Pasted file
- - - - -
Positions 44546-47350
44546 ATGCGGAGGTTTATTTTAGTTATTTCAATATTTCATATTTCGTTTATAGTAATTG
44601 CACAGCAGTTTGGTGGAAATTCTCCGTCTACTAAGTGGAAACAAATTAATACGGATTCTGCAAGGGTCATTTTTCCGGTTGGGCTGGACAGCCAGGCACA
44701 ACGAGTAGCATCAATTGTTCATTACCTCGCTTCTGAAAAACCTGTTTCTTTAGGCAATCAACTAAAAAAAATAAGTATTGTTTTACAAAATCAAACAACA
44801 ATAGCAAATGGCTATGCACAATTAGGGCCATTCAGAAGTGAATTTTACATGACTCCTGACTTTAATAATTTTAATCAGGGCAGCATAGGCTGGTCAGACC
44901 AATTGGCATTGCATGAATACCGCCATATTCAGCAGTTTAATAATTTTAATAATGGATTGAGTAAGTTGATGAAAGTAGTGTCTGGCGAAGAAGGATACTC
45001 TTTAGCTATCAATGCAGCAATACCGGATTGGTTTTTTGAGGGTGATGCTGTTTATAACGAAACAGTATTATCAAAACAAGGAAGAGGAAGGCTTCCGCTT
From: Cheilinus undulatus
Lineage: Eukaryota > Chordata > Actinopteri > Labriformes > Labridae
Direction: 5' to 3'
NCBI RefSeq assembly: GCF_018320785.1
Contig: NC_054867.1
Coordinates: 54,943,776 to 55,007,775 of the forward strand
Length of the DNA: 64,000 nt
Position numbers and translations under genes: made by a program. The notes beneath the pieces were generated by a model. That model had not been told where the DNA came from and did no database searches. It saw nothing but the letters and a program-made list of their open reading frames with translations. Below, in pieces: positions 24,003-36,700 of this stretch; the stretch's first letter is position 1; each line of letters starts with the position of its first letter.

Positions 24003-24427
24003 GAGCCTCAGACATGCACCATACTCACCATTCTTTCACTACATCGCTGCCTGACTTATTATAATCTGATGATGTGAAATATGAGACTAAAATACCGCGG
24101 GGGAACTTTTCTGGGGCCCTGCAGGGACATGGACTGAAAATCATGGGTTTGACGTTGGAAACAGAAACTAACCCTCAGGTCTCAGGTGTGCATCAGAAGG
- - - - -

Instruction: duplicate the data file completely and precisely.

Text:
Positions 44546-47350
44546 ATGCGGAGGTTTATTTTAGTTATTTCAATATTTCATATTTCGTTTATAGTAATTG
44601 CACAGCAGTTTGGTGGAAATTCTCCGTCTACTAAGTGGAAACAAATTAATACGGATTCTGCAAGGGTCATTTTTCCGGTTGGGCTGGACAGCCAGGCACA
44701 ACGAGTAGCATCAATTGTTCATTACCTCGCTTCTGAAAAACCTGTTTCTTTAGGCAATCAACTAAAAAAAATAAGTATTGTTTTACAAAATCAAACAACA
44801 ATAGCAAATGGCTATGCACAATTAGGGCCATTCAGAAGTGAATTTTACATGACTCCTGACTTTAATAATTTTAATCAGGGCAGCATAGGCTGGTCAGACC
44901 AATTGGCATTGCATGAATACCGCCATATTCAGCAGTTTAATAATTTTAATAATGGATTGAGTAAGTTGATGAAAGTAGTGTCTGGCGAAGAAGGATACTC
45001 TTTAGCTATCAATGCAGCAATACCGGATTGGTTTTTTGAGGGTGATGCTGTTTATAACGAAACAGTATTATCAAAACAAGGAAGAGGAAGGCTTCCGCTT
From: Cheilinus undulatus
Lineage: Eukaryota > Chordata > Actinopteri > Labriformes > Labridae
Direction: 5' to 3'
NCBI RefSeq assembly: GCF_018320785.1
Contig: NC_054867.1
Coordinates: 54,943,776 to 55,007,775 of the forward strand
Length of the DNA: 64,000 nt
Position numbers and translations under genes: made by a program. The notes beneath the pieces were generated by a model. That model had not been told where the DNA came from and did no database searches. It saw nothing but the letters and a program-made list of their open reading frames with translations. Below, in pieces: positions 24,003-36,700 of this stretch; the stretch's first letter is position 1; each line of letters starts with the position of its first letter.

Positions 24003-24427
24003 GAGCCTCAGACATGCACCATACTCACCATTCTTTCACTACATCGCTGCCTGACTTATTATAATCTGATGATGTGAAATATGAGACTAAAATACCGCGG
24101 GGGAACTTTTCTGGGGCCCTGCAGGGACATGGACTGAAAATCATGGGTTTGACGTTGGAAACAGAAACTAACCCTCAGGTCTCAGGTGTGCATCAGAAGG